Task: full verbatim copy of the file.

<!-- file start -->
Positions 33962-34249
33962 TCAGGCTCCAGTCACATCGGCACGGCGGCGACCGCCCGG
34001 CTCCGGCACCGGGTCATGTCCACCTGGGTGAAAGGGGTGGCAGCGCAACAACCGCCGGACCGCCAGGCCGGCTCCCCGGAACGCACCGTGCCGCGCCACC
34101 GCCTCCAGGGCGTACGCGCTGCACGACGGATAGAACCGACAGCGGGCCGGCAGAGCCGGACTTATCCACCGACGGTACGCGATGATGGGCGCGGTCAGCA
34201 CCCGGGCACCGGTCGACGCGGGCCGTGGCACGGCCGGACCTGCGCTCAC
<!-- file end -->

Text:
Positions 33962-34249
33962 TCAGGCTCCAGTCACATCGGCACGGCGGCGACCGCCCGG
34001 CTCCGGCACCGGGTCATGTCCACCTGGGTGAAAGGGGTGGCAGCGCAACAACCGCCGGACCGCCAGGCCGGCTCCCCGGAACGCACCGTGCCGCGCCACC
34101 GCCTCCAGGGCGTACGCGCTGCACGACGGATAGAACCGACAGCGGGCCGGCAGAGCCGGACTTATCCACCGACGGTACGCGATGATGGGCGCGGTCAGCA
34201 CCCGGGCACCGGTCGACGCGGGCCGTGGCACGGCCGGACCTGCGCTCAC